Veterans Turn To Scuba Diving To Help With PTSD
A growing number of programs try to treat PTSD by getting veterans into nature, even deep under the sea.
On a recent morning, Shawn Campbell, 38, led a scuba diving trip off the coast of Clearwater. Joining him were Air Force veteran Bob Herris and his son Justin, an active duty pilot who serves in San Antonio, Tex.
Campbell briefed them on their dive site, an underwater military memorial called the Circle of Heroes.
"This is very important for me not just as a local diver, but I am also a combat veteran of three tours; I'm a disabled veteran,” he explained.
The retired Army medic said transitioning back to civilian life after he was wounded in Iraq was tough for him.
“Diving was an outlet that let me do something that I found a lot of solitude and peace in but also kept me very active and healthy, so it was great for my mind and my body,” he said.
Being underwater relieves Campbell from the joint pain he feels on land. And he said the medtiative experience of drifting beneath the surface has helped with his mental wounds.
He turned the hobby into a career and is now a dive master at Narcosis Scuba in Tarpon Springs. The shop has a lot of military ties and its crews take service members out whenever they can.
Justin Herris, 35, got back from his fourth deployment a couple weeks before the trip. He said he doesn't have PTSD, but said scuba diving gives him a much-needed break from the stress of military life.
"We're either flying all the time or deploying and away from our families, so this opportunity to get away from that lifestyle, go down there and kind of forget about all the things going on in your life, focus on the fish, the wildlife, being under the water – it’s extremely relieving," he said.
Narcosis is a family-owned dive shop and doesn’t claim to be a formal therapy group. But Campbell said it's not surprising other organizations are exploring the use of scuba to treat PTSD.
"This is an opportunity to get out again, and maybe they're (veterans) not out around a ton of people but they're still out, and they become a part of a community that is a healthy community instead of just going to the bar or drinking themselves into a coma at home or self-medicating in any way,” he said. “They can do something healthy and meet like-minded people and start living life again."
Nonprofit groups that introduce veterans to diving span the country, from more obvious scuba locations like Florida to places far from the coasts. They organize trips to diving hotspots such as the Bahamas or Mexico, typically for week-long retreats.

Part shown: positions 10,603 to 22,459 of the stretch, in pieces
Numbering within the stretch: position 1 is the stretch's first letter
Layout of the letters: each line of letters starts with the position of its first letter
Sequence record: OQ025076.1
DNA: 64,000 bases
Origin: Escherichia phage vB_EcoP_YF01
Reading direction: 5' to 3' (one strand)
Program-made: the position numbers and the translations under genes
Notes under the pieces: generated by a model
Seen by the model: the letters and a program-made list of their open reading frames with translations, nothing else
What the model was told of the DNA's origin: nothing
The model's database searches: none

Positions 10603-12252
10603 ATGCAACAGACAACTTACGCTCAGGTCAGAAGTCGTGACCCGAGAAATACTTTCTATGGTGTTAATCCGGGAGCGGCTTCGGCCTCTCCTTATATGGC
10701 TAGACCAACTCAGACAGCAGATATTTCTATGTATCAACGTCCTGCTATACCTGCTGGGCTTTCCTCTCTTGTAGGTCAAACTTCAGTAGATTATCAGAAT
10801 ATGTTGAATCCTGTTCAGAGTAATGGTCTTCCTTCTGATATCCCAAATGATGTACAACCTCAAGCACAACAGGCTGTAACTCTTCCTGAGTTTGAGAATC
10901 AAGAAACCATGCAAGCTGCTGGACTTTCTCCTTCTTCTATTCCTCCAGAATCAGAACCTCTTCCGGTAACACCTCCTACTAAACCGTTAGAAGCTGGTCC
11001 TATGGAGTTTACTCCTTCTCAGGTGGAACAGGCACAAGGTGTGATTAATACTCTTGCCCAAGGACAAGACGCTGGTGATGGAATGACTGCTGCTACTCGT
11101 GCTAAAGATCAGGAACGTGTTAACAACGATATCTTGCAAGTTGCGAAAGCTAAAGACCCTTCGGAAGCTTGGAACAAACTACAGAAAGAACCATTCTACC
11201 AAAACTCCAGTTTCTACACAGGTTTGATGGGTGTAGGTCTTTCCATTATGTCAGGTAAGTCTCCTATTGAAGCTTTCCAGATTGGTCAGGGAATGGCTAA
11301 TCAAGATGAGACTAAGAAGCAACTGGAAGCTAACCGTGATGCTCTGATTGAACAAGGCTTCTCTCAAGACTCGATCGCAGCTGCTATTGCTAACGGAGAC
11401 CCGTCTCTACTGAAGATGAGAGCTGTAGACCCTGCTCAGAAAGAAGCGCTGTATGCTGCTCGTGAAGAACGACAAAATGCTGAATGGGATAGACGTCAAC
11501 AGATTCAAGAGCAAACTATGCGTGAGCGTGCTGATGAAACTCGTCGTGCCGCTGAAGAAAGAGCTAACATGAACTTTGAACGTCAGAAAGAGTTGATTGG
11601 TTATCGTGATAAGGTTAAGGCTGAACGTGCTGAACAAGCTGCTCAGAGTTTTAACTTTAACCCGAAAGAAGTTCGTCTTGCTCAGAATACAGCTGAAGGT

Some groups like Lifewaters in St. Louis have doctors and nurses as volunteer staff to help veterans who use wheelchairs or are missing limbs go on dives. Others, like Deep Sea Valkyries in Phoenix, have licensed counselors and military chaplains who focus on trauma.
Barriers to scuba therapy
Retired Army Col. Kathy Platoni, a clinical psychologist in Dayton, Ohio and author on military trauma, said that is the ideal situation.
She said there is limited research on the benefits of nature-based therapies like scuba, but there is merit to them. She sometimes incorporates them into her own treatment plans for patients.
But she said it’s important to involve health professionals, and added that even then, the experience is not for everyone.
"It's very hard to put people in a challenging situation who do have PTSD or have been severely traumatized into something that may further traumatize them,” she explained. “For instance, getting in the water with a scuba tank may be terrifying for some people."
And there are other barriers. The VA and health insurance companies don't cover scuba therapy. And not everyone can pay for the expensive equipment and frequent dive trips out of pocket.
Some support groups cover costs for their trips but that's one experience, and Platoni said it can be really hard to maintain the benefits once the exotic adventure is over.
"So you have to have something that follows the scuba therapy which would be individual psychotherapy or group therapy, or just having some kind of contact with the other members of the group that have gone through this experience, because so much of the benefit comes from the belongingness and the comradery that counters the despair that so many veterans experience," she said.
Platoni said there is no gold standard of PTSD treatment. She said people need to be creative and cater care to the individual.
This story was produced by the American Homefront Project, a public media collaboration that reports on American military life and veterans. Funding comes from the Corporation for Public Broadcasting.